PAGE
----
11. Special features of the accrual system.—If each month is to be burdened with its share of the ex penses, and is to be credited with all the revenue pro duced in it, the business must be reviewed carefully at the end of the month and certain adjustments must be made in order that the incompleted transactions may be recorded. These incompleted transactions, affecting the month's condition, when itemized, may be divided into two classes : (1) benefits received but not recorded, and (2) benefits rendered but not re corded.
A record must be made in the books, then, of all assets received and of all expenses incurred during the month, and the liability must be expressed by means of a credit to "accounts payable," even if the bills themselves have not yet been received. If a pur chase book is being operated when these bills come in, the expense accounts would naturally be charged and the vendor would be credited. But if these entries are placed on the books prior to the receipt of the bill, they must be recorded thru our journal. Most fre quently this indeterminate liability is expressed by a credit to a special account known as "unpresented bills," "reserve for unpresented bills," or "reserve for future liabilities." It is probably most satisfactory to express the credit in this form, since the entry itself should be re versed; that is, the expense or asset account should be credited, and the liability account should be charged, at the beginning of the next month. Then, when the bills actually come in they can be recorded in the purchase book, and there will be a complete record of all the bills, as well as a temporary record of all the expenses, of the month in which these ex penses occur. As the expense or asset account is credited with the amount which was previously charged to it, when the second charge is made to that account from the purchase book, the condition of the account in the month in which the charge was received is not affected. The reversal of the journal entry offsets the charge that comes from the purchase book.
12. An entry required for every sale.—It is also important to send each customer a bill for every pur chase that he makes. If any sale is incomplete, the fact must be recorded. For instance, if a contractor is engaged on a job that extends over several months, at the end of each month he will have incurred numer ous expenses. If his contract calls for payment upon the completion of the job, his books will always show a big item of outgo, and little or no income until the job is completed and he is entitled to bill his customers.
This difficulty can be overcome by means of either one of two methods. (1) If the contract can be split up into monthly sections, the contractor can charge on his books each month the section that has been com pleted. He would then be setting against the costs of that period the income accruing to him for the month. (2) If for any reason this is inadvisable, however, and he cannot be certain in regard to his profit or loss until the job is completed, the better method is for him to carry as an asset the expenses which have been incurred on the incompleted job. Then, when the job is finished, he can set his total income against his total expense, and can readily de termine the amount of his profit or loss.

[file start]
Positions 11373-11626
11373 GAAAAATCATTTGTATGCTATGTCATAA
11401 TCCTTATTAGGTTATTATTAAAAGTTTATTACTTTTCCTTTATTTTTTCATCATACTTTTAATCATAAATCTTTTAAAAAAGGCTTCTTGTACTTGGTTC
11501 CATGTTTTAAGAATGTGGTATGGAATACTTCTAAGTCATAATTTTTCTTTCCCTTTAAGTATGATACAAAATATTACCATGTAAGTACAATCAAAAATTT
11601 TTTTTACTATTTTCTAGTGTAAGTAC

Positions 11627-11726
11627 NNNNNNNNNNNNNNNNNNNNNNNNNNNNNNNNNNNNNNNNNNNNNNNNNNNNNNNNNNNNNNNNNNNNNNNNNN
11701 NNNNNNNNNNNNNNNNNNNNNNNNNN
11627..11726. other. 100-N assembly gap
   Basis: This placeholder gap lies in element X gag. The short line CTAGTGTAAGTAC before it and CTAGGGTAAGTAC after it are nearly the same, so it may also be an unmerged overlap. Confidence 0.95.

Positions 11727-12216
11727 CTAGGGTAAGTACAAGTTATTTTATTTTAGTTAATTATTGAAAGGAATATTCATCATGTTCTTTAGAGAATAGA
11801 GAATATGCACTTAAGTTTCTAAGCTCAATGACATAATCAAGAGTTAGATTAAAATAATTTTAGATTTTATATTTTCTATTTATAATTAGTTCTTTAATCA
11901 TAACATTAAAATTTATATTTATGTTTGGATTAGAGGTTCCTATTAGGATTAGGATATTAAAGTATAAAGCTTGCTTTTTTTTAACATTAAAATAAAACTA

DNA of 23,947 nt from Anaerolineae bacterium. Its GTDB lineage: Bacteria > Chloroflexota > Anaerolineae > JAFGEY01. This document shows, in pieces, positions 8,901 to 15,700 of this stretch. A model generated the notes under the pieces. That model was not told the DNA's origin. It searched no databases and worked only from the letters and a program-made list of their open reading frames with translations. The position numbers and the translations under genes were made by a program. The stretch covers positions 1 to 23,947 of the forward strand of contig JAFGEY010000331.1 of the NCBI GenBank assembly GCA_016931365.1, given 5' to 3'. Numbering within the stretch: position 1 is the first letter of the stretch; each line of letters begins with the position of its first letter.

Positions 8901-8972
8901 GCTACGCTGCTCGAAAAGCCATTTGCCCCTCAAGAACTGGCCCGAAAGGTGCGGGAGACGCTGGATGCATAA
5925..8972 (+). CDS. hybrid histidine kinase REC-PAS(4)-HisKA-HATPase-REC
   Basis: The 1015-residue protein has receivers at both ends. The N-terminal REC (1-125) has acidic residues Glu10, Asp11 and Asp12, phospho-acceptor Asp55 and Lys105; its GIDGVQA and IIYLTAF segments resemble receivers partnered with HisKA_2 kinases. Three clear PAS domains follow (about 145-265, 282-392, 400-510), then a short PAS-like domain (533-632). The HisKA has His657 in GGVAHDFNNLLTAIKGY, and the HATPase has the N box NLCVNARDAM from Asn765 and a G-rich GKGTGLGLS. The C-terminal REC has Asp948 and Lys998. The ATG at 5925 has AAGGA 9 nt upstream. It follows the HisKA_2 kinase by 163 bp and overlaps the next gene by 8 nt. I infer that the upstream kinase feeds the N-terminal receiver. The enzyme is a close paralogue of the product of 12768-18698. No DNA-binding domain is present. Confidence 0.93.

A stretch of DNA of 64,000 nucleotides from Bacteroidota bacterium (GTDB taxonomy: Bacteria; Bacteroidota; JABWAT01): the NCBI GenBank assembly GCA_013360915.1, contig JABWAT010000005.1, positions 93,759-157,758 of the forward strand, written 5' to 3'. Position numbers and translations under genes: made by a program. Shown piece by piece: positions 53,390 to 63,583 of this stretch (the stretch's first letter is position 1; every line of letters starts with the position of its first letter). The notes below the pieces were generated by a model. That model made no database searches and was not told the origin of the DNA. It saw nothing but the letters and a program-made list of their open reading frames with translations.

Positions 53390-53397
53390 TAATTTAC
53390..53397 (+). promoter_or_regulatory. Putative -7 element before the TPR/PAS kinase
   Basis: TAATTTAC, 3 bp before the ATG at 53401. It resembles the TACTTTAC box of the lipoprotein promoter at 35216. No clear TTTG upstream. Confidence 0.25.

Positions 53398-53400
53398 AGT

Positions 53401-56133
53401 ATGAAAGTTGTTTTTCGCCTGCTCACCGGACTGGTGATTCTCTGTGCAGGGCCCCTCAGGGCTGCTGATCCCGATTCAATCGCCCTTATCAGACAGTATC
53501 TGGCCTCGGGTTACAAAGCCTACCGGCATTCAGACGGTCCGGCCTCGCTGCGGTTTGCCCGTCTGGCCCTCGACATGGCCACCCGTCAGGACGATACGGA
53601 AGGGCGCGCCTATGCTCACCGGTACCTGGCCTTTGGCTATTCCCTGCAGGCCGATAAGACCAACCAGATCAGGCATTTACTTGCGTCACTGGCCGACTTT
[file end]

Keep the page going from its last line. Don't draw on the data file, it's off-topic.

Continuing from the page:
13. Closing out the books.—In closing out the sub sidiary journals—such as the cash book, the purchase book, sales book, petty-cash book—it is unnecessary to make a journal entry either in the main journal or in the subsidiary journal, expressing the various debits and credits from this book in customary journal form. The bookkeeper need only remember that in the pur chase book, for example, the total of the amounts credited column is a credit to the creditor's controlling account, and the total of each of the amounts-debited columns is a debit to the account named at the head of the column. It must be remembered also that all items in the sundries column have already been posted individually, and therefore do not need to be posted again in total.
The postings from these books are made at the end of the month, except, as already indicated, that the sundries columns may be posted more frequently and the credits to the subsidiary personal accounts, may be made daily, or at least very frequently. In post ing, the bookkeeper will place below the total column the folio page of the ledger account to which he trans fers the amount that he posts. This entry will indi cate that the posting has been made. After all the posting for the month has been done, the subsidiary journal should be ruled off, and a new page for the new month should be started. The reader will find in the illustrations given on page 120, Chapter VII, the method of closing and entering posting-checks in a subsidiary journal.